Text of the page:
Final advice – don’t over do it. Posting more than 2x a day on any platform doesn’t increase your followers or interactions (unless it’s on-site at an event). From personal experience I’ve seen our numbers go down (particularly on Facebook) when the event isn’t happening and we are posting random material.

I’ve learned over the last month that you have to constantly be looking for a new edge with your social. Just like our events, always having the mind set of what makes us different is the key to success.


Artist Promotions – Times They Are A Changing

dont-ever-let-someone-tell-you-that-you-cant-do-somethingRiding the metro in Los Angeles you see talent and some people who are just beggars.  Yes, there is a difference between an artist and a beggar.  An artist doesn’t have to say “we are coming around with a hat and dream” after a performance in public.  An artist does what is necessary to improve their art on a daily basis.  It is not about gaining fame, money, or validation, but about crafting their skill.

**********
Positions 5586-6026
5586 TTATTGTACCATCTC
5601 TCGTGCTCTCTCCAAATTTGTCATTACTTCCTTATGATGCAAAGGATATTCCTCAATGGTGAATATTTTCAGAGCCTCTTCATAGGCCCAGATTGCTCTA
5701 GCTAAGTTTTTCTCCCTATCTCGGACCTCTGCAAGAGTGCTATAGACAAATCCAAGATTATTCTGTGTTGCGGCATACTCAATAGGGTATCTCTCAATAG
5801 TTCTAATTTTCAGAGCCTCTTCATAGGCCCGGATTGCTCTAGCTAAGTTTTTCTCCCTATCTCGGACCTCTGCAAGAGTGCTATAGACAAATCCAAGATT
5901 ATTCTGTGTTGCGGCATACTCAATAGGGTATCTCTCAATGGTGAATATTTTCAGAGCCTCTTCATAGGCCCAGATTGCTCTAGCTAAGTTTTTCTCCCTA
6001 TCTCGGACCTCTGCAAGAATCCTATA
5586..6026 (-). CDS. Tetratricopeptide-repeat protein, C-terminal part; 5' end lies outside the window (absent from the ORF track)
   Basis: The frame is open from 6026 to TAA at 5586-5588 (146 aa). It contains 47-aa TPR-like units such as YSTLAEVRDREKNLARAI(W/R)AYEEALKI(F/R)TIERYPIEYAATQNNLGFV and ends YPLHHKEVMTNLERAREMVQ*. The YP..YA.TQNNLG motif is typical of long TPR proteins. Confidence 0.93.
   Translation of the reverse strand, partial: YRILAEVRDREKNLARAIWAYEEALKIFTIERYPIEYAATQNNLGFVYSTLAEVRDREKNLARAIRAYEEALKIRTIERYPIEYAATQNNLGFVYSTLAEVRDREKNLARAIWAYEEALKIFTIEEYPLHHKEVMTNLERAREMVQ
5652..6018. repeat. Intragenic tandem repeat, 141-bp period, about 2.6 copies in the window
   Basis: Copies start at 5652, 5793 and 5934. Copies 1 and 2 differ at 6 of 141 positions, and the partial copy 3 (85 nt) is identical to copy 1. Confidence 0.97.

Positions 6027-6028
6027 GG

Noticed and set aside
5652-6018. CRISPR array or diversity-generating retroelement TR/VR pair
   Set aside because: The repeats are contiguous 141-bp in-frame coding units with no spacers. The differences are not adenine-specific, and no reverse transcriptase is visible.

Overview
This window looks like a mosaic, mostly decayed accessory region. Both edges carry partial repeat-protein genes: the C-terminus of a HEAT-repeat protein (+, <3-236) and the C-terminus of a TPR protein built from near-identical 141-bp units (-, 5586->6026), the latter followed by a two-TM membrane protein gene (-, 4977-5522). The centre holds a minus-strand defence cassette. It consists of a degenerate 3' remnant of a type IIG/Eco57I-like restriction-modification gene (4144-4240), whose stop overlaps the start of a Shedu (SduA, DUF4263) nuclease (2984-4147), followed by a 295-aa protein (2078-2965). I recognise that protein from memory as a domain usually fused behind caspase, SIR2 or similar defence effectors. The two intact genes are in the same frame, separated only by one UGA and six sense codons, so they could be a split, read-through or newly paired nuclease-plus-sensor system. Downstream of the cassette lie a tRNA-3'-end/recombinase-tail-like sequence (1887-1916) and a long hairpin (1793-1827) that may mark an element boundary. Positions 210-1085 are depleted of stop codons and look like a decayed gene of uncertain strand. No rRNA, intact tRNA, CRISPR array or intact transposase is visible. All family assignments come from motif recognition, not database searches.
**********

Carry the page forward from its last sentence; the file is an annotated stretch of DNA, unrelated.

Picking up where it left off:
This past Tuesday, a violinist and a guitarist were playing on the redline.  From the looks of these two young (20-something) African-American men they had just been riding up and down the redline playing popular songs such as The Fray (How To Save A Life), Michelle Branch (Everywhere), The Beatles (Here Comes The Sun).  Their honesty, conviction, and dedication to their harmonies and musical stylings had the train clapping after each song and numerous train riders giving them donations in their beat-up guitar case.  They didn’t ask for donations after each song; they just continued to play consecutively throughout the 30 minutes I road from the North Hollywood station to the 7th Street Expo Line connection.  This on the ground marketing isn’t a new thing, in fact, it was something that was designed before marketing was even considered a job.